How to Read Beadwork

This week I've been editing projects for our upcoming issue of Quick + Easy Beadwork, and I can't wait for you all to see the exciting pieces that you can whip up over the course of an afternoon or while watching a movie! These projects are accessible so new beaders can learn to make them and seasoned beaders can enjoy a fast project to make in a day. Working on this issue always gets me thinking about how best to explain jewelry instructions to new beaders so they can pick up the magazine and make any piece within its pages. Every magazine has its own style, and we've developed specific language that we use in Beadwork and its special issues to indicate specific actions so our readers know that "pass back through," for instance, always means the same thing.

Whether you're new to Beadwork or have been reading for years, here's a few things to help you navigate our project pages:

Pass through: Move the needle through a bead in the same direction it was first strung.

Pass back through: Move the needle through a bead in the opposite direction from which it was first strung.

Repeat Step 1: Everything that is listed under this subheading and before the next subheading (numbered 2) is considered "Step 1." If the instructions say to repeat Step 1, the entire section of instructions is to be repeated. We indicate a "step" with bold font and a number, so it looks like this: 

1) Base. Use square stitch to form the base:    



String 1A and pass through the next B of the previous row; repeat.: When there is a semicolon and the word "repeat," it means to repeat everything in the sentence before the semicolon just once. If the action is to be repeated more than once, it will be indicated ("repeat twice" or "repeat twelve times").

The fifth B of Row 2: Oftentimes, the instructions will indicate to pass through or back through beads of previous rows or rounds–for instance, the "fifth B of Row 2." This means you literally need to find the fifth bead added in that row.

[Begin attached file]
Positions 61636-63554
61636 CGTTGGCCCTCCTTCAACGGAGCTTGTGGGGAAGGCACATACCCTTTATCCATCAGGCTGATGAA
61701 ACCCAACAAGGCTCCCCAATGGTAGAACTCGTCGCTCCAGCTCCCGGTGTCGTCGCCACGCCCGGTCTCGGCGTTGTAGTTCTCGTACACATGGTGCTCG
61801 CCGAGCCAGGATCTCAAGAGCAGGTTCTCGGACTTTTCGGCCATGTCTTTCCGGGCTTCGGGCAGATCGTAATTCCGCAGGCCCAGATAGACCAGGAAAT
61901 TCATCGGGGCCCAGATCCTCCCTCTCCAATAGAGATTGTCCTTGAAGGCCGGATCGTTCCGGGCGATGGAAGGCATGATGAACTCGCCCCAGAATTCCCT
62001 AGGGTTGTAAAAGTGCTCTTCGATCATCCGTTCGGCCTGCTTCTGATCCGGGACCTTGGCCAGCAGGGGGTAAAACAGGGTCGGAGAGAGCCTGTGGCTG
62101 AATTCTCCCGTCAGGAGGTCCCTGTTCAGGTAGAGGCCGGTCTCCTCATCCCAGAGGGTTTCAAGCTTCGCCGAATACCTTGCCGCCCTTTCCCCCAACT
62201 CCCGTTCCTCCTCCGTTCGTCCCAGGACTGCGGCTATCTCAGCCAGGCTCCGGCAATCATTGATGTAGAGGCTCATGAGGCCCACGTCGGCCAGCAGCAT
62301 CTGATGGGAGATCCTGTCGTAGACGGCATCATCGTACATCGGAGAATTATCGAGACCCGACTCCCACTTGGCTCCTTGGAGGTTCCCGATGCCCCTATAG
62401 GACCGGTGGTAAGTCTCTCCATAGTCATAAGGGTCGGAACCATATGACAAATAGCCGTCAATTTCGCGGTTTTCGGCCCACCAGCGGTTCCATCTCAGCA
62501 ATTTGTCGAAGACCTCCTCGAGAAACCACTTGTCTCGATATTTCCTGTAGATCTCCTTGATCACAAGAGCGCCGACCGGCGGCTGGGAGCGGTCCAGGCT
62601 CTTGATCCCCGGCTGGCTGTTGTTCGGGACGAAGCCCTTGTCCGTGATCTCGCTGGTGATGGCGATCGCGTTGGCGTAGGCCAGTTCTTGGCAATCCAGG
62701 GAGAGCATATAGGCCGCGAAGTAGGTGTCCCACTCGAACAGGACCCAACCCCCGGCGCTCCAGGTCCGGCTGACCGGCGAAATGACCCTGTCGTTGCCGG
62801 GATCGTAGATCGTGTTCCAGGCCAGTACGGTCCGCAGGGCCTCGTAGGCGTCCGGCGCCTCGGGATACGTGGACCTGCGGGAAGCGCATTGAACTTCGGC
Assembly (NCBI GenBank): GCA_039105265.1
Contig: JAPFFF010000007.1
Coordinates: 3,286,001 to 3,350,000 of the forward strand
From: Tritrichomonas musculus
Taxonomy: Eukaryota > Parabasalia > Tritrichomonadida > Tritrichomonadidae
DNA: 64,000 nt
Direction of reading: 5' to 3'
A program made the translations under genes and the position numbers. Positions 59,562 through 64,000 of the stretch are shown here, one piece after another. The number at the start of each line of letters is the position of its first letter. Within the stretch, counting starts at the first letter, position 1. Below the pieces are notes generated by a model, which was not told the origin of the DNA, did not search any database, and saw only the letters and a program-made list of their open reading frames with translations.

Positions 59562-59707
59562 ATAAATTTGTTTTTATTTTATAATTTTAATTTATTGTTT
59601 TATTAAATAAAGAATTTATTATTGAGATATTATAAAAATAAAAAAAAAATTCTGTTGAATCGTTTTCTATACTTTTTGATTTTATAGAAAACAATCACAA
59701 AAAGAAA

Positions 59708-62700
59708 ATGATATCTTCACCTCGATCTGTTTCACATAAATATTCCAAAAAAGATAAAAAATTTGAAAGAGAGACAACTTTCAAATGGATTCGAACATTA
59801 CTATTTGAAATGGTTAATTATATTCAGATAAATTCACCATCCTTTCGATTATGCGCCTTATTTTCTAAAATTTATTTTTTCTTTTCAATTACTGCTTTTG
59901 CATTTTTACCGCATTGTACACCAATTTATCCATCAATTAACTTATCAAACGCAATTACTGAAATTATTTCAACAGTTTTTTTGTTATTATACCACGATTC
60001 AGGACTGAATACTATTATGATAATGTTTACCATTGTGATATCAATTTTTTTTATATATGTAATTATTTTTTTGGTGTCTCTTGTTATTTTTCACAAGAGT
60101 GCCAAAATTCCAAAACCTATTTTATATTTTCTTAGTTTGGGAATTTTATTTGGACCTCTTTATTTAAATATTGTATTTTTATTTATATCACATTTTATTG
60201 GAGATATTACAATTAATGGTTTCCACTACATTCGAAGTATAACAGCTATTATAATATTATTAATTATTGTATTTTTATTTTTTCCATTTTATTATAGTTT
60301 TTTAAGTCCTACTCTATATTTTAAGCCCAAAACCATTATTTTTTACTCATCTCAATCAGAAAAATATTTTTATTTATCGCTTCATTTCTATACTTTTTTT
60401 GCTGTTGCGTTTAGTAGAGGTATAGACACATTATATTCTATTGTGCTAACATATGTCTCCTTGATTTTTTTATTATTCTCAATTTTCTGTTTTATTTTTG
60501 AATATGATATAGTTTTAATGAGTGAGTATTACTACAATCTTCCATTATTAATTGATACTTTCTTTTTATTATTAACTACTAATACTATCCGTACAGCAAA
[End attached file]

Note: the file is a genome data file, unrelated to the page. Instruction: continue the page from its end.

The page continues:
Repeat the thread path to reinforce: Use the needle and thread to pass again through all the beads in that section to make the stitches stronger. Basically, you are retracing your steps.

Secure the thread and trim: This means to tie off the thread by making an overhand knot around previous threads between beads. Weave through a few beads to hide the knot, and trim the thread close to the work. Sometimes the instructions will say "Secure the working thread and trim." This indicates that only the working thread should be tied off and finished, but the tail thread should remain in tact. If the instructions say to "Secure the threads and trim," ("threads" being plural), then tie off and finish both the working and tail threads. Note: If the instructions don't specifically indicate to do something with the tail thread, it's safe to assume you can secure and trim it.


In addition to the above language, be on the lookout for Artist's Tips and Options, both of which you may find on project pages. Artist's Tips are–you guessed it–tips from the artist about how to make the piece or how to make a variation of it. Options may show other colorways, other bead shapes, or alternate stitches used for a slightly different look in the jewelry.

What beading advice do you have for newbie beaders? Do you have questions about the language in Beadwork or Quick + Easy Beadwork? Share in the comments section below and I'll do my best to address your questions about how to read Beadwork!


Bead chic,

Kate Wilson
Project Editor

Jewelry Stringing
Quick + Easy Beadwork

101 Bracelets, Necklaces, and Earrings



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